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The return of equities

Equities bounce back but tied agents continue to sell corporate bond funds

For some time now the fund management industry has been hoping the stockmarket recovery would tempt people back into the market.

The rising FTSE 100, which has soared 70 per cent since the stockmarket reached an eight-year low in March 2003, seems to be doing the trick.

The public has been wary of equities ever since the technology bubble burst in March 2000 but the latest Investment Management Association figures show there are tentative signs that people are putting their savings in equities again. There is every chance that total IMA sales will break the 10bn barrier this tax year for the first time since the tech boom.

But not everyone is benefiting from rising share prices. Last year, 99 per cent of mutual funds made positive returns, more than 200 funds returned in excess of 30 per cent but people who bought a fund through a tied agent are unlikely to have seen such gains. While equity markets have climbed, tied agents have continued to sell corporate bond funds by the bucketload. Such funds have been the top sellers via tied agents in each of the last six months accounting for about half of their total sales.

These buoyant sales of bonds have been sustained, despite warnings earlier in 2005 from leading fixed-interest fund managers, such as Paul Causer at Invesco Perpetual and Stephen Snowden at Old Mutual, that the bond bull run was at an end. As it transpired the average mutual fund – including bond and equity funds returned about 17 per cent in 2005, yet no corporate bond fund matched or bettered that return – returned less than 10 per cent.

Compare that with the IFA route where less than 10 per cent of total sales have been corporate bonds. This marked difference between the distribution channels has been prevalent not just for the past few months, but for a few years now.

There is no doubt that corporate bonds are a vital component of a balanced portfolio but the contrasting view of the different asset classes, taken by IFAs and tied agents, is worrying. I cannot help thinking that tied agents have taken the path of least resistance – and against their better judgment.

I have no doubt that corporate bond funds have been an easy sell to the novice investor and to those who have lost money in the past. Not surprisingly, banks and building societies deny they have given bad or wrong advice. They argue that their customer base is older and more suited to the lower-risk nature of corporate bonds.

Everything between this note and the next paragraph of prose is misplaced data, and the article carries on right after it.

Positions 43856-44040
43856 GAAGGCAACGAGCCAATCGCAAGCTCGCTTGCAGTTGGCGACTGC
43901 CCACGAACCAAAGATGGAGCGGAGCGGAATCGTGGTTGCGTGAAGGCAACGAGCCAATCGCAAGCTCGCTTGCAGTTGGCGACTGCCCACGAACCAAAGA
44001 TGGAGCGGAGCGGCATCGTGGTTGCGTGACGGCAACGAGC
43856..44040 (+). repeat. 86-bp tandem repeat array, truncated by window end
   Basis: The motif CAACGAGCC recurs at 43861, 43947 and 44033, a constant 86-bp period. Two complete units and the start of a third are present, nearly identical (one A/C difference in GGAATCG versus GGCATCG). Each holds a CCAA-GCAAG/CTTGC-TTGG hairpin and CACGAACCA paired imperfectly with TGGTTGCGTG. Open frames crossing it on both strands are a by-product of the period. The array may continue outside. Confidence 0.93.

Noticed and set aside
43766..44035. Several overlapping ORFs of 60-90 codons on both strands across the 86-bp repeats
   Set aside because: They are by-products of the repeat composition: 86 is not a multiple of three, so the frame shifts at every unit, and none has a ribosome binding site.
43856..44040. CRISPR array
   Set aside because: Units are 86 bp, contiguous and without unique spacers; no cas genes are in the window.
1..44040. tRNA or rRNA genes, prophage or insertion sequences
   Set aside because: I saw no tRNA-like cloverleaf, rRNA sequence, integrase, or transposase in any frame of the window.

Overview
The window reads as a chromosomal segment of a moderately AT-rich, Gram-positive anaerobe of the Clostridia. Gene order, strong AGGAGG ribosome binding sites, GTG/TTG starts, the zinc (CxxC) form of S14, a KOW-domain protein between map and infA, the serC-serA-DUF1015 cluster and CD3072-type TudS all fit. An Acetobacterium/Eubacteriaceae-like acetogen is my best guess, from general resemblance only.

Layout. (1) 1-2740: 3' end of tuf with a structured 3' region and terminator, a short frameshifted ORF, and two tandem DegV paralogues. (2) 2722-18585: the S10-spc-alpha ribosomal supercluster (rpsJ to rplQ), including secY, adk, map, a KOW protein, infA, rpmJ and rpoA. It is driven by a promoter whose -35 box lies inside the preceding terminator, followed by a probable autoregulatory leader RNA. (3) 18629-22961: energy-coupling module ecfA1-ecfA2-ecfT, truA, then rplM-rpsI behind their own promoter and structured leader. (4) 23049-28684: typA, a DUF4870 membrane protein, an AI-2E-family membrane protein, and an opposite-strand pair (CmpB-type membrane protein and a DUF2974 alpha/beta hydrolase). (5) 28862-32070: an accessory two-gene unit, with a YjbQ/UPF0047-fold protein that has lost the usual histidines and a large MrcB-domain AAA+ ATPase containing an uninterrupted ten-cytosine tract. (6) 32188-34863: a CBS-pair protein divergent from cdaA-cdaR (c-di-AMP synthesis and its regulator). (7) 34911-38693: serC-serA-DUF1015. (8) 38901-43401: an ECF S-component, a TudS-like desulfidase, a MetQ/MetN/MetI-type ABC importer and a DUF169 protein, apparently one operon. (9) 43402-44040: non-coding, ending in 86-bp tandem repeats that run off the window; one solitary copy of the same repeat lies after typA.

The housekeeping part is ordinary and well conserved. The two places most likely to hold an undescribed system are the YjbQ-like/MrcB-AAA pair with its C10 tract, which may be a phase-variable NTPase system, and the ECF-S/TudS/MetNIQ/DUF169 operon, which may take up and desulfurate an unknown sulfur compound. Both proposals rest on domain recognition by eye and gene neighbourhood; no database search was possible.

Yet corporate bonds have not always been their best sellers – you only have to look at the bumper size of many banks’ and insurers’ UK Growth funds to see that they too were once huge sellers. What odds would a bookmaker give on the popularity of corporate bond funds sold by tied agents waning in 2006 if the FTSE100 continues its march onwards and upwards?

IFAs are by no means perfect. They too have been guilty in the past of flogging a product rather than a rationale. But many IFAs have ignored the market pessimists and gone with their instincts. Many well-known IFA commentators have been banging on about the merits of equities ever since the market crashed in 2003. One vehement bull, Scottish-based IFA Alan Steel, has repeatedly phoned me to reiterate the merits of equities. Alan, along with hundreds of IFAs, has every reason to smart if he wishes to do so – as do his clients.

Whether the rising sales mean the return to the so-called Isa season is a different matter. Figures from IMA, to be published this month, will show that sales of Isa unit trusts and Oeics fell to their lowest annual level since they were launched in 1999, dropping to about 1.75bn in 2005 compared with 2bn in 2004.

It’s early days but there does not seem to be a notable increase in marketing spend from the fund groups. Maybe, they too have given up the ghost on equity Isas, just as the Government appeared to do when it decided to scrap the dividend tax credit a couple of years ago. Money Marketing50 Poland Street, London W1F 7AX

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